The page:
“This follows from the extreme difficulty or rather impossibility of conceiving this wonderful universe, including man with his capacity of looking far backwards and far into futurity, as the result of blind chance or necessity. When thus reflecting I feel compelled to look to a First Cause having an intelligent mind in some degree analogous to that of man; and I deserve to be called a Theist.” Charles Darwin
Fifteen Biodesign Classes were blessed with the privilege of walking across the “Silver Bridge,” which connects Grand Canyon’s South Rim to Phantom Ranch. They enjoyed watching the Colorado River flow beneath the grated deck they were walking on. The same cannot be said about mules. Mules refuse to cross the bridge because the flowing river below spooks them. People may scoff at their behavior until they realize that they are just as prone to be spooked by spiritual wisdom or events that eclipse their limited mental capacity.
“They distrust, it would seem, all shapes and thoughts but their own.” Loren Eiseley.
Grand Canyon is a wonderfully real and symbolic enigma for man. In addition to its mind-boggling immensity, breathtaking beauty and infinite array of kaleidoscopic colors, it is the greatest page of biological history on planet Earth. There is nothing on Earth that it can be compared to. Simply put, it is too big for people to wrap their minds around.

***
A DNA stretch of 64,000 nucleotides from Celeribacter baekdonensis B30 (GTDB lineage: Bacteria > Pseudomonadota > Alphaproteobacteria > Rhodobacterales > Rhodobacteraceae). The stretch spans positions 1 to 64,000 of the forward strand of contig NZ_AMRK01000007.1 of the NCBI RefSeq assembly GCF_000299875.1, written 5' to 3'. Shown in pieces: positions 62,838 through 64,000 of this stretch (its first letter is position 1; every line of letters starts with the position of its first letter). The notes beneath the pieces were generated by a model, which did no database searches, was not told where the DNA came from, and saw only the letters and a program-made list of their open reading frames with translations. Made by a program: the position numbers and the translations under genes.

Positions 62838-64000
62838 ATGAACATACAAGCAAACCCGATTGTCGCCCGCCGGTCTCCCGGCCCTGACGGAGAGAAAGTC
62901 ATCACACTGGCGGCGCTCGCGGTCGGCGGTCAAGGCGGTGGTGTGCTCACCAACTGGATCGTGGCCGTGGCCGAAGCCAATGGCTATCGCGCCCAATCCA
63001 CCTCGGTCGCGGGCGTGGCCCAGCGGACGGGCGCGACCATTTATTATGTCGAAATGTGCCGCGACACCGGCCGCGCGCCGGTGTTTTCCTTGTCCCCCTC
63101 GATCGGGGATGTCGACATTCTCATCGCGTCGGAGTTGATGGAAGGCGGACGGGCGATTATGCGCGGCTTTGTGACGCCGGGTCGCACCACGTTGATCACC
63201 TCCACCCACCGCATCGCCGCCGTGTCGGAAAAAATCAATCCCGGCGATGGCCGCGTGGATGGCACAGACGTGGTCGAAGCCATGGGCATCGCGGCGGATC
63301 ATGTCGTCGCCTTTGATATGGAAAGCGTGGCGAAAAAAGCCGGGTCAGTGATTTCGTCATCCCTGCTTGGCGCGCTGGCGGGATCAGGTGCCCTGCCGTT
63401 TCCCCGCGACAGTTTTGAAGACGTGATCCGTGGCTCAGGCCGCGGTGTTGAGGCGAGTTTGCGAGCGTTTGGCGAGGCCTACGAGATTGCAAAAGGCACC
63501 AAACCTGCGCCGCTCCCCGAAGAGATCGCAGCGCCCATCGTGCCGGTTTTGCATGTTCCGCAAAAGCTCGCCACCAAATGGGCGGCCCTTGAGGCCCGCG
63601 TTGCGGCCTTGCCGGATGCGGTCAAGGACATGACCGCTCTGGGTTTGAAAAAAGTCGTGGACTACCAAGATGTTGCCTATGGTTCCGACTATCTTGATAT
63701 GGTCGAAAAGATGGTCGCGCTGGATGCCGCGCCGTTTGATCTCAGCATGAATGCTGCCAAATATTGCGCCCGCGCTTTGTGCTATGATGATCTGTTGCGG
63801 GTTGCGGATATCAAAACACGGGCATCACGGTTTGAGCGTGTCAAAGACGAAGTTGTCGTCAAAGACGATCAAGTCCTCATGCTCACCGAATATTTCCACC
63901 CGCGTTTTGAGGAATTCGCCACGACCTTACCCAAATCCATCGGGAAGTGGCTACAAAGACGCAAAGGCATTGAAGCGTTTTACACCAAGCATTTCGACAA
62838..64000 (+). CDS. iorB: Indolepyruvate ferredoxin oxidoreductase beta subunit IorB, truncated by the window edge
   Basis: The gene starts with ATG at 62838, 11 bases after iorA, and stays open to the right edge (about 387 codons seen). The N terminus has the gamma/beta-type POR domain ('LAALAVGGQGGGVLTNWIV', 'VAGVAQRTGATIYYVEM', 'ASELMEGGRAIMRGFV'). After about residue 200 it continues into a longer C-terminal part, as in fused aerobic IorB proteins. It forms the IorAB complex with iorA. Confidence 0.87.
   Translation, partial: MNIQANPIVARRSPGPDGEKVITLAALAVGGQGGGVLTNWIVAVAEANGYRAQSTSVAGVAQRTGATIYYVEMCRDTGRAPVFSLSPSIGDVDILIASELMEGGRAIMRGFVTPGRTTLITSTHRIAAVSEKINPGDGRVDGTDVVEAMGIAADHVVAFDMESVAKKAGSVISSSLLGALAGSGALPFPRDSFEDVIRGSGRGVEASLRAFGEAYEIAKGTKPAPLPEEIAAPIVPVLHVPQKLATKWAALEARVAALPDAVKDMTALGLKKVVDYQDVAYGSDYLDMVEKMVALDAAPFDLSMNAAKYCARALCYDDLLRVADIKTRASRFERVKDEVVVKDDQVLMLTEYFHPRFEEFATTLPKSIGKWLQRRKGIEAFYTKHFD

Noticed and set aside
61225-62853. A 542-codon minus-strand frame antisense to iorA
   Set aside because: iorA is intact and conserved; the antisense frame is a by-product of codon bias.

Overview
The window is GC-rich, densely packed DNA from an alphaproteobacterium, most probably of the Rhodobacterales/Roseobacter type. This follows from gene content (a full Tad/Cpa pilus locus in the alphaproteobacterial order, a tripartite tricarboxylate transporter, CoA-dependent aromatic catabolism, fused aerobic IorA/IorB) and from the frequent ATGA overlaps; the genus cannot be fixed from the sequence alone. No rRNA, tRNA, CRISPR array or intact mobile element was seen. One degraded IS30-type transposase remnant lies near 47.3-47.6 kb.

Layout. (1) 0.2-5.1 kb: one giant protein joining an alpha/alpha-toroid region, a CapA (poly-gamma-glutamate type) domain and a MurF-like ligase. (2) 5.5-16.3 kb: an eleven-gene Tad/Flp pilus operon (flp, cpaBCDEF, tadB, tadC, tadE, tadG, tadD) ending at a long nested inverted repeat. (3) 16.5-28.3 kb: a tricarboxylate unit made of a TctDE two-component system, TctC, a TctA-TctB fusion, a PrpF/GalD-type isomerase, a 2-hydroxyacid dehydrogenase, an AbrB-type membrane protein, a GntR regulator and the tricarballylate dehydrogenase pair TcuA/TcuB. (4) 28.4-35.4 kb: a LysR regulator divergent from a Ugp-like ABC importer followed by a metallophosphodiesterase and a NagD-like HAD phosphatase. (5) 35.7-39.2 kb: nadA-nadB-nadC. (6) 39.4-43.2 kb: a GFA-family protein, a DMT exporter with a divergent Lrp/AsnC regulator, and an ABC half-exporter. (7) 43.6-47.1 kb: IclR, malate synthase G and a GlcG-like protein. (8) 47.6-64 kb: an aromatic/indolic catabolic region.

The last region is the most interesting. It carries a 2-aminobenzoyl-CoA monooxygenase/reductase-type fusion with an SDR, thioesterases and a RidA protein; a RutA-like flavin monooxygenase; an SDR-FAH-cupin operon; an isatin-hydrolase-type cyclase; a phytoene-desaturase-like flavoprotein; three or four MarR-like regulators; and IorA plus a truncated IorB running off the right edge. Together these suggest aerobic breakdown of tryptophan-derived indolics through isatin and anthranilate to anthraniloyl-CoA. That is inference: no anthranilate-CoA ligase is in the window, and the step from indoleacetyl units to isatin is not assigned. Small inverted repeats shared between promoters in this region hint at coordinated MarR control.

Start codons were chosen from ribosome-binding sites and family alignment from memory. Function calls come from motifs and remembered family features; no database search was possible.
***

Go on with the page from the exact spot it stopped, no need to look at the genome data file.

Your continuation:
While watching the water flow beneath their feet, students often struggled in vain to comprehend the fact that the water has been flowing for 1.8 bil’li-yon years (Carl Sagan intonation). Walking along the bottom of Grand Canyon was typically an intensely humbling experience, which often left students with a wonderful hodgepodge of feelings of awe, trepidation and delight. But mostly they expressed an overarching feeling of gratitude for the privilege of being alive at that moment in time. Loren Eiseley expressed a similar emotional awakening on one of his trips into canyon country: “It was a great day to be alive!”
They looked and pondered, looked some more and pondered, but there was no resolution. Little wonder Carl Sandberg wrote; “There goes God with an army of banners” and follows with “who is God and why? Who am I and why?”
As for the mules; their behavior is heavily influenced by instinct, which does not allow for coping with moving water 50 feet below their hooves. Humans however, have been endowed with the gift of “free will,” which includes freedom of thought. However, this freedom also allows for egoism, arrogance and the foolish misassumption that man is smarter that the Creator that fashioned him.